[vc_row type=”boxed”][vc_column][vc_column_text]I was in Longwa, a small village on indo-burma border in Nagaland and conversing with a head hunter, who suddenly got into his warrior mode stabbing the air with his spear. Longwa is one of the most popular tribal village which straddles the Indo-Myanmar border. This village is known for its head hunting tribe – The Konyaks.
‘I killed 10 men’ he recalled, with obvious pride. He the patted his metal necklace which has skulls carved on it and showed me his machete he used for his killngs. With every new head on his belt the tattoos grew bolder. The chaita or the queen of the clan was entrusted with the job of tattooing the warriors. The head hunters weren’t cannibals, they just believed in active defence to protect their lands and nothing can be more effective than striking fear in your rivals by cutting of your enemy’s head and exhibiting in your village. The Naga ended the gruesome head hunting practice in the 1960’s with the advent of Christianity. It’s been five decades since then but the legends still live through tales.
A Naga warrior had to go through a long and painful process to get one’s face tattoed. It was painful. It was more like dying everyday for two weeks he said. A barb was dipped in black pigment and then hammered on to the skin for a face tattoo but the pain was worth it if it made him look more ferocious.[/vc_column_text][vc_row_inner][vc_column_inner width=”1/2″][vc_single_image image=”473″ img_size=”large”][/vc_column_inner][vc_column_inner width=”1/2″][vc_single_image image=”474″ img_size=”large”][/vc_column_inner][/vc_row_inner][/vc_column][/vc_row][vc_row][vc_column][vc_column_text]The tattoos not only belonged to warrior men but also to women. Women used to have rings tattooed around their legs up to their knees. The first ring when a girl reached puberty to mark that she is ready to be taken and then a series of rings up to the knee to signify that she is taken.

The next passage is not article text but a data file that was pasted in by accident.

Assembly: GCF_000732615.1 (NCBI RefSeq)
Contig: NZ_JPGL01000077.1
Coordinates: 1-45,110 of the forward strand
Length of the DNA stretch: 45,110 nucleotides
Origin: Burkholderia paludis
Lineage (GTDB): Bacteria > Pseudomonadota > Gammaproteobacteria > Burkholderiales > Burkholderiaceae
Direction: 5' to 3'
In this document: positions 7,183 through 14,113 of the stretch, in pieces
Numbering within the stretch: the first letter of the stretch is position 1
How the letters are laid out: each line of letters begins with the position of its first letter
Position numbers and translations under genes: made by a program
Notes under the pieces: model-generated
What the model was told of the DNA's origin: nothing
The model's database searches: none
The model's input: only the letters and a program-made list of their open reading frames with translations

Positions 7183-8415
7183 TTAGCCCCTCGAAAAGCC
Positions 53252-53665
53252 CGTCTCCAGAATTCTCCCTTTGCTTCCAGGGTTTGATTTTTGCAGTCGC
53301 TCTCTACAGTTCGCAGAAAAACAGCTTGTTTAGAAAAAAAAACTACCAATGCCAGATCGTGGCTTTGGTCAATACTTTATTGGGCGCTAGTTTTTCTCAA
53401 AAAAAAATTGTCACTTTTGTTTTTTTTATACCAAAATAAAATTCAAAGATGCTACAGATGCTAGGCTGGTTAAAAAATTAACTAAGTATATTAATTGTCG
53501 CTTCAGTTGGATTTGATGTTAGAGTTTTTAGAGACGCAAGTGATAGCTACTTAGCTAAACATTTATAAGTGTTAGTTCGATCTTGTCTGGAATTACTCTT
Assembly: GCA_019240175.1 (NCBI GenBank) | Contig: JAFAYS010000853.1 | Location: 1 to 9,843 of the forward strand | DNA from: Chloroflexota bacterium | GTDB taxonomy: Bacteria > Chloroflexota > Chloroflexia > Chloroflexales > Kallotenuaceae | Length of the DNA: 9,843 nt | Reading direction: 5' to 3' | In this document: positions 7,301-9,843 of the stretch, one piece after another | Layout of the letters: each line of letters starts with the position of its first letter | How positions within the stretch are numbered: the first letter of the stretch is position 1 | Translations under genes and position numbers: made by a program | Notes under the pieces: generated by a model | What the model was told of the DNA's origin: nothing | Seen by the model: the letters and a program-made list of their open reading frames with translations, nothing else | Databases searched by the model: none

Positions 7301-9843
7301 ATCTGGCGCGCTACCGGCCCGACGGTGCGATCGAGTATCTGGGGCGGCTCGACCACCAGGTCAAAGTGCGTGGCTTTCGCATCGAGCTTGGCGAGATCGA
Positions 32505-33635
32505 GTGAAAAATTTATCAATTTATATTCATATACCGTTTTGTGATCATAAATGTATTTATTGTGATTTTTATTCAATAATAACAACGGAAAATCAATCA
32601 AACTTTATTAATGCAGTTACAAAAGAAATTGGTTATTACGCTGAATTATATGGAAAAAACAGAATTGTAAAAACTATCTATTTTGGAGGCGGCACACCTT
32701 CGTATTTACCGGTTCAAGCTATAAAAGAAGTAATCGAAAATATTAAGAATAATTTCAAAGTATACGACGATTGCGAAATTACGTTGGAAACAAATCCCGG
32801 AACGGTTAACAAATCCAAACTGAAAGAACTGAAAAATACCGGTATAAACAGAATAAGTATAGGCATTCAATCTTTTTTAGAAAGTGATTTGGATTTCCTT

Opium is another inseparable part of the culture of Longwa and I soon joined them for some more conversation over smoke and grass. Bones of buffaloes, deer, boars and hornbills decorate the walls of every Konyak house – prizes from generations of hunting. The konyak cheftains place is an important place for tourists, quite evident from the villagers selling their souveniers to tourists outside his hut. Konyaks are famous for their bead art and metal carvings and here you can get a skull necklace with boar’s teeth or an art piece fashioned on a thigh bone with some delicate carving.[/vc_column_text][vc_single_image image=”475″ img_size=”large”][vc_column_text]There are only shared rides plying from Mon to Longwa. Mon serves as the access points to many of the Konyak villages. If you are planning on travelling there it is always advisable to take a guide along. The shared rides usually 4WD’s move along a bumpy painful road but the entire journey is worth it. Don’t expect to have the comforts of modern life with the hotels speaking of which there are only two of them present there.
On arrival it’s a custom to present the chieftain with a bottle of rum or whisky as Naga is a dry state. Longwa is a gateway to a historical chapter that might get buried with the old head hunters. Much of their head hunters are in their eighties and nineties and with the death of the last of their generation the place might soon lose its charm.